With New Year’s here, you’re ready to keep those resolutions to lose weight and get in shape. And as I discussed in a recent post, there are a few steps you can take to up the odds that you meet your goal. One of those is to take before and after weight loss pictures.
Here’s a quick rundown of the benefits:
- Seeing how you really look right now can motivate you to drop weight and tone up.
- Photos help document the process, so you can physically see the progress you’re making.
- Conversely, if you aren’t holding yourself to your resolution, you’ll be able to see the lack of progress…none of the “I think I’ve toned up a little…” The camera doesn’t lie.
- The before photos act as an official starting point in our minds. It gives a point to build from.
How to Take Before and After Photos Properly
If you’re going to spend the time to take these photos, it’s important you do them the right way, so you can actually document the process. Below you’ll find a few pointers on how to do them right.
- Have someone else do it for you. I’ve tried doing selfie style before and after photos. It doesn’t work. You want a whole body shot, and you just can’t do a good job of that on your own. It’s also difficult to get a straight shot on your own. Have a close friend or significant other do the duties for you.
- Think about what you’re going to wear (or not wear). The idea here is to document your progress. That means you need to be able to see those trouble areas in your photos. So whatever you wear is going to have to be a bit revealing. Not comfortable showing off your belly or upper thighs? Then make sure you wear clothes that hug your body.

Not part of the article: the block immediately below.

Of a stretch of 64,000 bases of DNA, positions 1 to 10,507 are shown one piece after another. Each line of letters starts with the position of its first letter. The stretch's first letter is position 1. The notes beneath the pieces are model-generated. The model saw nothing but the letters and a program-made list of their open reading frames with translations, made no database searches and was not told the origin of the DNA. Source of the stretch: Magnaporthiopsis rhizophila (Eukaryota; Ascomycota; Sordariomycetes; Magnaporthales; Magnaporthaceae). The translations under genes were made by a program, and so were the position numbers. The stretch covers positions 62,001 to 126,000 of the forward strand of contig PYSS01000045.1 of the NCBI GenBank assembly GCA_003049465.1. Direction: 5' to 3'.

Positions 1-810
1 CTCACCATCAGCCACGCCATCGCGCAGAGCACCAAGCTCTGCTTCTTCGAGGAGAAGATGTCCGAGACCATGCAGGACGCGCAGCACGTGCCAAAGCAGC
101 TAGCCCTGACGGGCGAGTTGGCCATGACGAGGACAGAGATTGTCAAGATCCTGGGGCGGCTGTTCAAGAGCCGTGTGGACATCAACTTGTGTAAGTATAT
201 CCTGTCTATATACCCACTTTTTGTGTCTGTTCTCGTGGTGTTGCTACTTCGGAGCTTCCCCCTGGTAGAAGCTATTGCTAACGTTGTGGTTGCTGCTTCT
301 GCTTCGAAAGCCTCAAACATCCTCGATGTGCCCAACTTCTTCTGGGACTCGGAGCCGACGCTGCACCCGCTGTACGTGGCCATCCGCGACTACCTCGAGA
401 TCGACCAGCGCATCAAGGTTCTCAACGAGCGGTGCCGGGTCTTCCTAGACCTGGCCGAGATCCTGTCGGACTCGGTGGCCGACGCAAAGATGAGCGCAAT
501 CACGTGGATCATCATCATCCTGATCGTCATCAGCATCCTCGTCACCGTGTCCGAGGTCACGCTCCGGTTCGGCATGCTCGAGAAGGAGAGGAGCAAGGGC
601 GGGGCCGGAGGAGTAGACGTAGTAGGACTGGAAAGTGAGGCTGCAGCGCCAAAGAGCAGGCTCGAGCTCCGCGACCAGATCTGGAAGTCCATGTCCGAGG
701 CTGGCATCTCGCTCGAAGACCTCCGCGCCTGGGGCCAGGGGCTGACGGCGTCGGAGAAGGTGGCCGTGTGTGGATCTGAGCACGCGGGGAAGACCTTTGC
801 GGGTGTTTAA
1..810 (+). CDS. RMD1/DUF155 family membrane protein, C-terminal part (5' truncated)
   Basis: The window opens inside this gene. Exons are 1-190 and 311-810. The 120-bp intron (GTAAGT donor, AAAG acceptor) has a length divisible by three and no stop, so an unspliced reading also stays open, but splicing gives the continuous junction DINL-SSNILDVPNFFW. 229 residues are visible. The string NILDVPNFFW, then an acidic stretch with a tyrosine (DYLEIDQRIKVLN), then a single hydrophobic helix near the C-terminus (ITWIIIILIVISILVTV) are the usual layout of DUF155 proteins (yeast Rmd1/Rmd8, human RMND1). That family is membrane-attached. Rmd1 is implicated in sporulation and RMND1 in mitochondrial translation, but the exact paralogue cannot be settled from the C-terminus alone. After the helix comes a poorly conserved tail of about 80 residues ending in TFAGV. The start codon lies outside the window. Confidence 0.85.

- Take 3 poses. Take photos from the front and back. Also take a profile view.
- Take photos in a setting you will have access to later. You want the after photos to match the before photos as much as possible for an adequate comparison. That means you need the same background for both.
- Don’t suck in. Resist the urge to squeeze and suck in your belly during the photo. Yes, it’s uncomfortable, but you’ve gotta let it all hang out to get a realistic photo.
- Don’t take them at an angle. Make sure whoever is taking your photo gets their shots straight on. If they take them at an angle, certain areas of your body will appear distorted.
Have you taken photos to document your progress? If not, get to it!
Image courtesy of Michal Marcol / freedigitalphotos.net